Douglass detests living under the “care” of Auld and always allows his horses to run away to a neighboring plantation where he is at least given something to eat. When he is caught, he is sent to live under Mr. Covey, the most cruel overseer in the text who has a reputation for correcting errant slaves. At Mr. Covey’s Frederick works in the fields for the first time with terrible results. He is beaten by Covey, a cruel, sneaky master whom all the slaves call “The Snake.” Like Thomas Auld, Covey uses religion to justify his cruelty and seems to posses no Christian traits at all. To Douglass (and likely to the reader) his religion seems like a front—he is a violent hypocrite. The only salvation for Douglass is the promise of more learning and the thought of escaping back to the north.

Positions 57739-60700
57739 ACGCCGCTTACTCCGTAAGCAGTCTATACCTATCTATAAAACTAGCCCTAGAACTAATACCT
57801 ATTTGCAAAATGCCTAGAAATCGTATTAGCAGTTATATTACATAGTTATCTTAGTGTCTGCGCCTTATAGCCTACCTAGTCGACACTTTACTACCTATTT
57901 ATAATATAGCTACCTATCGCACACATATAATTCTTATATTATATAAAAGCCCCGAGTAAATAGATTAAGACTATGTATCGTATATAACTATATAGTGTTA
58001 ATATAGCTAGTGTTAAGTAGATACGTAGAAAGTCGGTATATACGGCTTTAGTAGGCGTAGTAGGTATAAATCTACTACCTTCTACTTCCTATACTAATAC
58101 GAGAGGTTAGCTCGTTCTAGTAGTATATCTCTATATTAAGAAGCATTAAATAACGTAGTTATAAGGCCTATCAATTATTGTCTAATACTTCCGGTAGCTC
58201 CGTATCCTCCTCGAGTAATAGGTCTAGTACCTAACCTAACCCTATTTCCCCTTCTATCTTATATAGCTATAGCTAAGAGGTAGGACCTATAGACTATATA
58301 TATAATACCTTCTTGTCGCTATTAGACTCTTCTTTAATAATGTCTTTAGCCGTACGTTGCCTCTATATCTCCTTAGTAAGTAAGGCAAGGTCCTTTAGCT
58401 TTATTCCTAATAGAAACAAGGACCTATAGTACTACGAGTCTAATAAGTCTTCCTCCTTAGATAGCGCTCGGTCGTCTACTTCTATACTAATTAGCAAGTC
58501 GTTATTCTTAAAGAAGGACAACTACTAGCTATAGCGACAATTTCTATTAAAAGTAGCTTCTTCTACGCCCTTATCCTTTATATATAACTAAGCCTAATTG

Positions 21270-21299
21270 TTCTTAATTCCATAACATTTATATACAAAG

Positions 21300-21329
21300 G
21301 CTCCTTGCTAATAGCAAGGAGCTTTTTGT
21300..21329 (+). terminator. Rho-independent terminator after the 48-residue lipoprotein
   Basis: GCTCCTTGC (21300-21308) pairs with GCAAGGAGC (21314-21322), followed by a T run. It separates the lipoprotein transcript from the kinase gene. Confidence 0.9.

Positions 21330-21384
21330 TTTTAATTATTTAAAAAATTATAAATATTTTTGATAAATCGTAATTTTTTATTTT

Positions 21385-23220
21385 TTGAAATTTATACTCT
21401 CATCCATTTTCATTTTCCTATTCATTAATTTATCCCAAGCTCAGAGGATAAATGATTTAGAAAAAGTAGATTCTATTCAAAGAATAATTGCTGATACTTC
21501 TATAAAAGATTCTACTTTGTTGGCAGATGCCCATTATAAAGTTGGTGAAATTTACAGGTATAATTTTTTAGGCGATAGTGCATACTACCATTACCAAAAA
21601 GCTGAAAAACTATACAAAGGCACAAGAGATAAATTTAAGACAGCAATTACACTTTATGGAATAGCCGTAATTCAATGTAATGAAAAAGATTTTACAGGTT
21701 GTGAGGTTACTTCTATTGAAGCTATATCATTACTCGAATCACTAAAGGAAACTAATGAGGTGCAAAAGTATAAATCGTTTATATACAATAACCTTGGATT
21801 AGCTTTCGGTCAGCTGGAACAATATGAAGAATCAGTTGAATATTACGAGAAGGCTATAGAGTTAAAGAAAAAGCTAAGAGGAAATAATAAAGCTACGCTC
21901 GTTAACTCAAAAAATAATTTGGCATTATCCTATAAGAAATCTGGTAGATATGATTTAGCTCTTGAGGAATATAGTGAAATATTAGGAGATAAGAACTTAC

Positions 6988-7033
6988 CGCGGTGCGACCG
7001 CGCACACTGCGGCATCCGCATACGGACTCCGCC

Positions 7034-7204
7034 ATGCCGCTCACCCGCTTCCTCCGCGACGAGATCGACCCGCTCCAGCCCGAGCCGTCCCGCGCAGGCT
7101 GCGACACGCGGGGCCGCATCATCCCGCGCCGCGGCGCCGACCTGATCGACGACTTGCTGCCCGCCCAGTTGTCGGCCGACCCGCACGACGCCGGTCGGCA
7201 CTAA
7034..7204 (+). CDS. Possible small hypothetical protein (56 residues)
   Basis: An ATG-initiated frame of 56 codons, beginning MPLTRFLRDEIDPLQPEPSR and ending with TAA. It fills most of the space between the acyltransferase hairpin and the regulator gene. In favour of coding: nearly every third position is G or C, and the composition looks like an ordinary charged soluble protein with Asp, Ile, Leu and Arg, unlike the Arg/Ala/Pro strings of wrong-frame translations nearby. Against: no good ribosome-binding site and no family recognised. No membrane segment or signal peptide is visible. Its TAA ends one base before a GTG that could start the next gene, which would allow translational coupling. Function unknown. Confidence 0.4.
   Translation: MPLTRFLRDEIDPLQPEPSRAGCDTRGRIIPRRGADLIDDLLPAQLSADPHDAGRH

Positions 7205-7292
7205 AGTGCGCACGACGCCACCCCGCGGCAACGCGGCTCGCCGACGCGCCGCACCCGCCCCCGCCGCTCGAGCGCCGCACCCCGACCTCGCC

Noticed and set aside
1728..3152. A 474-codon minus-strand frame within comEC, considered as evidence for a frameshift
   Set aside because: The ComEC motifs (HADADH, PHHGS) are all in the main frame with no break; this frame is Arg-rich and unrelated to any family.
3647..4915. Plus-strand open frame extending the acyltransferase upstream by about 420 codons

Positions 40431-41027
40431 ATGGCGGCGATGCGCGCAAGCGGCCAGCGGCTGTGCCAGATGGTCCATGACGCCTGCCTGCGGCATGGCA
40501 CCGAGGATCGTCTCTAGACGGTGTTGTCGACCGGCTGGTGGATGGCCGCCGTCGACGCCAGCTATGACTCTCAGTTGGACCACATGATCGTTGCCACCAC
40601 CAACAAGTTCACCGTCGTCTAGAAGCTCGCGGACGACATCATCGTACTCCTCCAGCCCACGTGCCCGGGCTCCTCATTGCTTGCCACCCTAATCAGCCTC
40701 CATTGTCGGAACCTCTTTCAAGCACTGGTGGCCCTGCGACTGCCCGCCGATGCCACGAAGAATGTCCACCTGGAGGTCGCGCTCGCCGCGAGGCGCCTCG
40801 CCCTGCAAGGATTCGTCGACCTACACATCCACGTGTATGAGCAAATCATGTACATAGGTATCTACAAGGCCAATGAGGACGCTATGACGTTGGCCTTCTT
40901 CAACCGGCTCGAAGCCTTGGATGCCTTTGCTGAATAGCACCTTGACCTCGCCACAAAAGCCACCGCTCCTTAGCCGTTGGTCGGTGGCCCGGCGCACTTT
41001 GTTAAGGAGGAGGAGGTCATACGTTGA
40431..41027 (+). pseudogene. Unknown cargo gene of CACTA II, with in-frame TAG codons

A turning point in the narrative as well as Frederick’s life comes after an incident in which he is beaten almost to death by Covey. Douglass determines that his only recourse is to complain to Auld, who at first seems as though he might be willing to help but at the last minute changes his mind and sends him back to Covey. Immediately upon his return Covey comes after him but Douglass runs away. Eventually Covey gives up the hunt and Douglass wanders until meets another slave, Sandy Jenkins. Sandy gives him a root that is supposed to protect him from white men and with this in tow, he heads back to Covey’s. At first, it seems that Covey is not going to retaliate, but like the “snake” he is, he waits and then goes after him. A two-hour fight ensues between slave and master and after this event, Mr. Covey leaves Frederick alone. Although Douglass does not attribute this fight to the root given to him by Sandy, it does bring up some interesting points about slave religions.